In June, scientists in the United Kingdom revealed that dexamethasone, a widely used steroid drug that treats inflammation, may help improve COVID-19 survival chances.
Experts found the drug cut the risk of death from 40% to 28% for patients on ventilators, according to the BBC. For those on oxygen, dexamethasone cut the risk from 25% to 20%. Researchers examined over 6,000 hospital patients total; 2,000 hospital patients were given dexamethasone and more than 4,000 were not.
The drug was not shown to help patients experiencing milder symptoms who don’t have difficulty breathing. More research still needs to be done to further prove the steroid’s effectiveness. Experts also stress that the drug should not be taken at home without the approval of a physician.
That said, the study results are a promising breakthrough, especially given the drug’s low cost and accessibility.
Plasma Or Antibody Treatment
Those who have been previously exposed to or sick from the coronavirus will have experienced an immune response against it, developing antibodies that can possibly protect them further against the disease.
The idea for treatment is that these antibodies people have developed can then be “passively infused into patients who are infected” with COVID-19 through the form of convalescent plasma (aka the liquid part of the blood) to “augment or bolster” their own immune response against the virus, Culver said.
“This is an idea that’s been around since the Spanish flu pandemic over 100 years ago,” Culver added.
The antibodies will “hopefully neutralize the virus and stop it from spreading and replicating,” according to Dubé. “It probably has its greatest chance of being a preventative therapy by blocking the virus before it has a chance to establish a foothold.”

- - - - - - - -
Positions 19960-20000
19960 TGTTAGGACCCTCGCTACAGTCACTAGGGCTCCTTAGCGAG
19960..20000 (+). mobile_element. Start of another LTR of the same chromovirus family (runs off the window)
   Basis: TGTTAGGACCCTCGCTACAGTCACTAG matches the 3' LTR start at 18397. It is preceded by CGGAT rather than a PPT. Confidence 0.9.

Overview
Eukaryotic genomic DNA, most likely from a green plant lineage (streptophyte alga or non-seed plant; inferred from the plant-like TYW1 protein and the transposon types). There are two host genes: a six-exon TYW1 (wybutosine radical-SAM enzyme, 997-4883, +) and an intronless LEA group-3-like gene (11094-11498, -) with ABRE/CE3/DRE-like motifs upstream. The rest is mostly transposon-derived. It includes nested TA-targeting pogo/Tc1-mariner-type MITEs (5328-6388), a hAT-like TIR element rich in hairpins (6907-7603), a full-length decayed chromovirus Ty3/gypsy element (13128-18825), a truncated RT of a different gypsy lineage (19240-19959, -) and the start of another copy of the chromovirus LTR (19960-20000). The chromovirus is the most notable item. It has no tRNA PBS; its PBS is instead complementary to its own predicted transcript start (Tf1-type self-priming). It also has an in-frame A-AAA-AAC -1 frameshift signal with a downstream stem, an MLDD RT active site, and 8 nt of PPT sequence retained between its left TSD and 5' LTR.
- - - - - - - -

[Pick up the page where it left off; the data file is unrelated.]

One drawback? “There can be antibodies present that can actually make the disease worse, a phenomenon known as ‘antibody dependent enhancement,’” Dubé said. “But hopefully the plasma currently being used will have antibodies that will neutralize the virus without having the potential to enhance the viral infection.”
It’s still tough to say how effective convalescent plasma is, as most studies thus far have given inconclusive results, Culver said.
“We also don’t know how to screen for antibodies yet,” he said. “In a potential donor, will that donor be an effective donor who can really grant immunity to a recipient of plasma? Or will the donor be less effective? We don’t really know.”
Most patients in the United States are receiving this therapy as part of an expanded access program out of Mayo Clinic.
“The drug is well-tolerated, and the incidence of side effects is low, though we don’t know how useful it will be,” Culver noted. That said, he still “would encourage people who have previously had COVID-19 to contact their local blood bank” about the potential to donate plasma.
There have been reports of high-dose, IV-administered vitamin C for hospital patients sick with COVID-19.
“Certainly, there’s some data that it augments immune function and lots of data that it has strong antioxidant properties,” Culver said. “This has, of course, been proposed as a treatment for infections and a variety of inflammatory conditions. In many cases, it failed or had marginal benefits. But I certainly think there may be some possibility that it can be helpful.”
Culver said the vitamin C could “reduce or dampen the virus rather than curing it — but maybe for many patients, that’s enough,” he said. “At Cleveland Clinic, we are doing a trial of vitamin C, zinc, and a combination of the two, in patients who have COVID but are not administered to the hospital. Zinc, even, has a little bit better data, especially in influenza.”
Culver said he would not encourage people to go out and take vitamin C or zinc to prevent COVID-19, however. “The doses that you need for this are quite high” and must be administered in the hospital, he said.
“The Moderna vaccine showed in a very small number of patients that antibodies can be generated after administering the vaccines,” he said. “The recipients’ immune systems did generate antibodies against the spike protein, which is the goal of the vaccine. But it’s a long way off from proving the vaccine works in a broad population, and it’s also a long way off from proving the antibodies actually protect the patients from infection.”